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UN anti-torture bodies condemn Nicaragua, after it dodges six UN reviews

The two independent UN anti-torture expert bodies, the Committee Against Torture and its Subcommittee on the Prevention of Torture, publicly 'deplored Nicaragua's refusal to cooperate', and publish confidential report in an unprecedented move. Over the past year, Nicaragua has refused to undergo reviews by six UN committees on torture, women's rights, racial discrimination, civil and political, and economic, social and cultural rights.

In a rarely seen move, the UN’s Committees on Torture (CAT) and the Subcommittee on the Prevention of Torture (SPT), issued a stern condemnation of the Nicaraguan government today for refusing to cooperate with the two bodies, established under international human rights treaties voluntarily ratified by Nicaragua. Nicaragua refused to undergo a scheduled review under the CAT in July 2022, and to accept a mandatory country visit – of confidential nature – by the SPT in 2023. It further ‘did not respond to repeated requests to hold private meetings with either treaty body to discuss their respective mandates and the State party’s obligations,’ indicates the CAT Chairperson, Mexican member Claude Heller. Heller called out the government after it ‘disregarded its obligations under the two treaties’ and ‘even questioned the legitimacy of the UN treaty bodies system as a whole.’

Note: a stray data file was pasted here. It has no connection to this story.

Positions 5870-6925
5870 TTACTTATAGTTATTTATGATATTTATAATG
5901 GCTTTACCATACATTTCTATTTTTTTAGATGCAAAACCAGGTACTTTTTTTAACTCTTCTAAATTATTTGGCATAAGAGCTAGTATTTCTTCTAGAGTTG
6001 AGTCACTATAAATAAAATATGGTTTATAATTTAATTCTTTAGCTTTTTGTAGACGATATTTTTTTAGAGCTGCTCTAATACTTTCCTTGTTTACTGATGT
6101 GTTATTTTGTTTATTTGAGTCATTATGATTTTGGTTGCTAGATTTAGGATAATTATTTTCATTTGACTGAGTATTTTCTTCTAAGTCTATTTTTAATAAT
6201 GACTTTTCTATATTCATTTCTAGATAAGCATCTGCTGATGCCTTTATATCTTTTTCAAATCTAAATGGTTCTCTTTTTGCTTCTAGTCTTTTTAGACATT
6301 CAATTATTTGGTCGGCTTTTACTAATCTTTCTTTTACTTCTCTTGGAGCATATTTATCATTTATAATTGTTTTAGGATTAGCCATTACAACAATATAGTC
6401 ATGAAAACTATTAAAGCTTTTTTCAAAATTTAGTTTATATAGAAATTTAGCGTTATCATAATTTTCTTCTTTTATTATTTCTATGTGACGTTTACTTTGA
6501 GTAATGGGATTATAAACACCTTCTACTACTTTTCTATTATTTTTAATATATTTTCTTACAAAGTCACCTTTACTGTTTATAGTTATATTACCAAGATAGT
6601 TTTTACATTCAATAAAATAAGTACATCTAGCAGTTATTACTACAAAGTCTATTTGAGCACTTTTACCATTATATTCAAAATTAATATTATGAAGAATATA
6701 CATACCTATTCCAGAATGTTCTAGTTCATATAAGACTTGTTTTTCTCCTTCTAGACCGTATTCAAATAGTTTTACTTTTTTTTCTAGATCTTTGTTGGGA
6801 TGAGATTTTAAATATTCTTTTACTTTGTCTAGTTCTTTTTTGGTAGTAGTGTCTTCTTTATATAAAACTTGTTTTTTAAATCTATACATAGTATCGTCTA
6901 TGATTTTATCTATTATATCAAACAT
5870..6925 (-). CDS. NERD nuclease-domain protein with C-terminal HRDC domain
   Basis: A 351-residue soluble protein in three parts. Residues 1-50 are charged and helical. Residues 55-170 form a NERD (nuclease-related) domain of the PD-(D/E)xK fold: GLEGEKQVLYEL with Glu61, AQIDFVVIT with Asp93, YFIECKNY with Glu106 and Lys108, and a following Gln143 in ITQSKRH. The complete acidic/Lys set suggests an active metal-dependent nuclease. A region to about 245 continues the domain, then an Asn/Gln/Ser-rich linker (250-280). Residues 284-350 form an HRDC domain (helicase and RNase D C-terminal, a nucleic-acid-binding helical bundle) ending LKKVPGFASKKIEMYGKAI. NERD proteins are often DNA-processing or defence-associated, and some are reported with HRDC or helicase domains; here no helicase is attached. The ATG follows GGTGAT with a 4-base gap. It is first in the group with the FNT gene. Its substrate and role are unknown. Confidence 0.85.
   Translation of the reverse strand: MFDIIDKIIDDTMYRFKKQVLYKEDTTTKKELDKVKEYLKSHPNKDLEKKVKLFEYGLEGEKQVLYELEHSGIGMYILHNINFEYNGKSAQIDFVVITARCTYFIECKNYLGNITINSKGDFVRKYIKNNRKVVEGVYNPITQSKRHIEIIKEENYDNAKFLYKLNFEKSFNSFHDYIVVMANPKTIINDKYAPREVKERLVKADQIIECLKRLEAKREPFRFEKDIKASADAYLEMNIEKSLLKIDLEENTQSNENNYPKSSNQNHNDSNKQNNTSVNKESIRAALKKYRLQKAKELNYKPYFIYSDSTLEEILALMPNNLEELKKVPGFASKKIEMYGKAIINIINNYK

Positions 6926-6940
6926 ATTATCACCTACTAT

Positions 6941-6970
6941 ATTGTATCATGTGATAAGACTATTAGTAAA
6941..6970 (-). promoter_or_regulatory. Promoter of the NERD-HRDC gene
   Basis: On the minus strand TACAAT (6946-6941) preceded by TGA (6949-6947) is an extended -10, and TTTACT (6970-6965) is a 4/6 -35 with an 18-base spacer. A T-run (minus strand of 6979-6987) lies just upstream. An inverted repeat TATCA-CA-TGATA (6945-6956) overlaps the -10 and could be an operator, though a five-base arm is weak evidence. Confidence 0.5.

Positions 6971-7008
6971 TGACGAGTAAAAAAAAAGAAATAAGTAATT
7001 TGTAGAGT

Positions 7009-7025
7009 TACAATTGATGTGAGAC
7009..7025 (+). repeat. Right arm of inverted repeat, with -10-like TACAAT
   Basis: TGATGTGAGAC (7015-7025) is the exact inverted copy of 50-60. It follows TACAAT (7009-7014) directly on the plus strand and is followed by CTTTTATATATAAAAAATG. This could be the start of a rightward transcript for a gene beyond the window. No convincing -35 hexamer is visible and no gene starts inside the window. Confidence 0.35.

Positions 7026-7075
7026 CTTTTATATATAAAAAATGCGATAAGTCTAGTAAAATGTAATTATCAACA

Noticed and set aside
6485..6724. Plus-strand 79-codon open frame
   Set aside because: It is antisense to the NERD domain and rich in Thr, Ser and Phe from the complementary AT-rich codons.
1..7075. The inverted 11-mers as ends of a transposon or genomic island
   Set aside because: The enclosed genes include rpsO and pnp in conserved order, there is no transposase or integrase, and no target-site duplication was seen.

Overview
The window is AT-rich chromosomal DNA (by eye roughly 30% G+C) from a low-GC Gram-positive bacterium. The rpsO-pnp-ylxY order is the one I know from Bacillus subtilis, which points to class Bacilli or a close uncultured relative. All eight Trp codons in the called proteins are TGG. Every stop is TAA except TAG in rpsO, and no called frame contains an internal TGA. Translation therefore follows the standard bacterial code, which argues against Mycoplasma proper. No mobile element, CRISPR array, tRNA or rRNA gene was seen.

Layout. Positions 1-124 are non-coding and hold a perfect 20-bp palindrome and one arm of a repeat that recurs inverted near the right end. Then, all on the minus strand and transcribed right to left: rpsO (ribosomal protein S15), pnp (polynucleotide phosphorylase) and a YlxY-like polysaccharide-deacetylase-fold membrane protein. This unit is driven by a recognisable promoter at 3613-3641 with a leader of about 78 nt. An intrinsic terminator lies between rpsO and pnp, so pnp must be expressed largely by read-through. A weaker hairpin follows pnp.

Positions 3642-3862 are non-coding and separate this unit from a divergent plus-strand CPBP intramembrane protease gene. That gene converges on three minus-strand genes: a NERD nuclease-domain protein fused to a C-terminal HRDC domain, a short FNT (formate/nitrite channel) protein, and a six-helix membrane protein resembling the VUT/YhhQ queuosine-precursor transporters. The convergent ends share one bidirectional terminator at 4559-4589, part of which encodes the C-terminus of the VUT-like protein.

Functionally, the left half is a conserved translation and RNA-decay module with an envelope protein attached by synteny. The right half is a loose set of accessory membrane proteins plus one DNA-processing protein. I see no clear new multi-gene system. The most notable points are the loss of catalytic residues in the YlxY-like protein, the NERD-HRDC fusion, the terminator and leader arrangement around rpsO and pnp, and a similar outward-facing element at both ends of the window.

For the first time ever, both bodies decided to disclose publicly the previously confidential report from the SPT’s first visit to Nicaragua in 2014, in line with Article 16.4 of the Optional Protocol to the Convention Against Torture (OPCAT). Heller explains the historic decision as a means to ‘reflect the gravity of the situation and the need for a coordinated response to prevent torture’: under international law, prohibition of torture is a peremptory norm, from which no derogation is permitted. 

This is the first time the two committees have taken a joint action when dealing with a non-cooperative State Party.